Kansas, Missouri credit union experts share ways to adapt to financial change

KANSAS CITY, MO (April 27, 2020) — Over this past month, many households have lost income, with hundreds of thousands applying for unemployment in Kansas and Missouri. Credit unions in the region are working to support the needs of their members and communities, whether that’s one-on-one financial counseling, small-dollar/low-interest loans, skip-a-pay promotions and more.

Credit union experts note that planning is key to navigating times of financial change. If your household has lost at least one source of income, you should consider prioritizing your expenses.

Budgeting with less income

“Allocate the funds that you do have to your most important expenses, such as housing, utilities, food and transportation,” advises Jennifer Remes, marketing analyst and certified educator in personal finance at Arsenal Credit Union (Arnold, MO). She adds to keep spending low and save as much as possible in case of unexpected expenses.

Ozark Federal Credit Union’s (Poplar Bluff, MO) business development specialist, Davine Conover, explains that households should make the most of every resource by meal planning, conserving electricity and so on. “Everyone does their part to ensure that nothing is wasted. They should also reduce entertainment expenses—bored is not an excuse for spending money.”

Temporary tactics for challenging times

Short-term changes in financial habits can also help, especially if you anticipate returning to work as soon as shelter-in-place orders are lifted. Davine notes that this may be a good time to reevaluate your spending habits.

Kyle Hudson, Edison Credit Union’s (Kansas City, MO) vice president of marketing, suggests reaching out to financial institutions you have loans with to “see if they can be extended or some agreement of payment made. This will keep you somewhat on track without falling far behind.”

Several experts suggested reviewing what you have on auto-pay and subscription-based expenses.

“Review the expenses you have set up for auto-pay,” says Chris Wolgamott, director of financial education for Meritrust Credit Union (Wichita, KS). “In an emergency, you want to remove auto-pay from as many things as possible so you can choose when things get paid.”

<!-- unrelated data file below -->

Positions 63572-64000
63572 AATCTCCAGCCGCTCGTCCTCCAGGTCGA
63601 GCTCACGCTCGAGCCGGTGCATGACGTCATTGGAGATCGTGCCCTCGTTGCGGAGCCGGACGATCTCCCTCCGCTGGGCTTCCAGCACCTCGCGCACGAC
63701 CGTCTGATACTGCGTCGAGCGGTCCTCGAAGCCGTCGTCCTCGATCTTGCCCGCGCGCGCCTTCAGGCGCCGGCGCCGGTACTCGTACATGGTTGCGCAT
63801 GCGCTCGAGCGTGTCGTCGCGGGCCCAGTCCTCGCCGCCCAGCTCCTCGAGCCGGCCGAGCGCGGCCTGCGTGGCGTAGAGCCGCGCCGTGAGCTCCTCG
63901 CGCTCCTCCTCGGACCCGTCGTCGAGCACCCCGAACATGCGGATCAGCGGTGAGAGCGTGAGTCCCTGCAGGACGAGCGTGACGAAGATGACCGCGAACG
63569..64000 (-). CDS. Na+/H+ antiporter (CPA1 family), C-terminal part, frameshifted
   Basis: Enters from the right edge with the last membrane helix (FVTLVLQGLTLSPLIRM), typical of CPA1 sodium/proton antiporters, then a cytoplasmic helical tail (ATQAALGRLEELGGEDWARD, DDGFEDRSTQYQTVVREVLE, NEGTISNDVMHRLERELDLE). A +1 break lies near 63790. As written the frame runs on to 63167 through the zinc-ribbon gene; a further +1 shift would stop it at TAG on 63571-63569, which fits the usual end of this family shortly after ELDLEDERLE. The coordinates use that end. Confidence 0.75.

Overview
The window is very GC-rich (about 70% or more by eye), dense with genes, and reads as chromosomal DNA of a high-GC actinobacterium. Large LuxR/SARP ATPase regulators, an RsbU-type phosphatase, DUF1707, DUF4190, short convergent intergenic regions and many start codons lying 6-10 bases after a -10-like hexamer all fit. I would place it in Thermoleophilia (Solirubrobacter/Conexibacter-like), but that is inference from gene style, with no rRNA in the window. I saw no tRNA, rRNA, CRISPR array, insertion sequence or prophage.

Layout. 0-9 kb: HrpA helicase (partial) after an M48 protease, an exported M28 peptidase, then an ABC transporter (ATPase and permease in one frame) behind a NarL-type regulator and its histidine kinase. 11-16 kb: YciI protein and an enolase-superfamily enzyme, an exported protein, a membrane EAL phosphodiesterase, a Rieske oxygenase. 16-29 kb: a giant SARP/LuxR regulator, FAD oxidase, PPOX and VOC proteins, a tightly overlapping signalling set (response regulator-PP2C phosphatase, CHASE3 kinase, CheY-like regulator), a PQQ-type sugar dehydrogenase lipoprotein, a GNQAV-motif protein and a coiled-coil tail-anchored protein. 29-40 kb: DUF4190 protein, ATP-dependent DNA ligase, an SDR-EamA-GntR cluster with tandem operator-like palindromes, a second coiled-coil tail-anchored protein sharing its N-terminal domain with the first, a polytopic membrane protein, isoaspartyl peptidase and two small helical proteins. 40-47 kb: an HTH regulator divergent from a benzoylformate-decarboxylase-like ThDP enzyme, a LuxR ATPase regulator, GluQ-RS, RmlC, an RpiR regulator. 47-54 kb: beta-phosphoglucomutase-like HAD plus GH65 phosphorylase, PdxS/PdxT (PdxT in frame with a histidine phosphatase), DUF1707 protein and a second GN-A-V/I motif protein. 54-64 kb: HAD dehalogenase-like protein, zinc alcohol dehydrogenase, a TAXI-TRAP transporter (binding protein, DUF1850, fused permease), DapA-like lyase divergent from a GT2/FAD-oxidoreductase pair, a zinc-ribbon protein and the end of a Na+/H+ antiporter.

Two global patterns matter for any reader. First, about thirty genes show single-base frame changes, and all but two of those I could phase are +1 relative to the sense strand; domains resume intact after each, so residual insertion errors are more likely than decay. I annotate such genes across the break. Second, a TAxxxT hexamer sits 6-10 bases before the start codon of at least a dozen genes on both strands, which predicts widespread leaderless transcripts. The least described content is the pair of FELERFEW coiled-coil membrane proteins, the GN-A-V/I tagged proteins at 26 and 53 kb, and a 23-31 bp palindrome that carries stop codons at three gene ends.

TelComm Credit Union’s (Springfield, MO) CXO, Lori Johnson, recommends cutting down on subscription-based bills like the gym, cable, magazines, cell phones, internet and meal delivery kits, and keeping only the most essential services. She adds that people should consider stopping contributions to Christmas club or travel accounts.

“Do not raid your retirement accounts or take out a 401K loan,” warns Lori.

Tools to make budgeting easier

It can be difficult to get started on a budget. Luckily, you can simplify the process by using online tools like this calculator, and others.

“ is an Intuit product and it is the one I recommend most often,” says Jennifer. “It is a very robust solution and includes an app.”

Chris seconds and recommends Every Dollar, Quicken and YNAB.

Many credit unions also offer one-on-one financial counseling, financial education resources and more.

What to do with your stimulus payment

As stimulus payments start to be issued, these credit union experts advise that you remember your budget before spending it.

“Prioritize where those funds need to go BEFORE doing anything with them,” says Lori. “Shelter, food and medicine should be the top priorities right now.”

Chris agrees, and also says to save some funds for next month.

“Plan out how you are going to spend it before you actually do,” he says. “You can do anything with this money to help your overall situation for the next 2-3 months.”

Many credit unions have created resources that enrich the financial lives of their members and those in their communities.

“We created a series of webinars and podcasts to assist our community in career building, resumes, customer service, budgeting, mentoring and starting a small business,” says Davine. They share these resources on social media and with local agencies.

Meritrust Credit Union also shares personal finance tips and advice online through its website and social media accounts. Chris added that the credit union offers free financial counseling for members.

Credit unions can help

Need advice or not sure what to do? Check-in with your credit union or financial institution to see how they can help you. Not a credit union member? Find one near you.

Adapating to financial change

About Heartland Credit Union Association

The Heartland Credit Union Association is the not-for-profit trade association for credit unions in Kansas and Missouri. HCUA is the result of a consolidation of the Kansas Credit Union Association and the Missouri Credit Union Association, which member credit unions approved in October 2015. HCUA provides services and support to meet the leadership, advocacy, education and financial service needs of more than 214 credit unions in Kansas and Missouri.


Susan Dyer
316.206.2247 |

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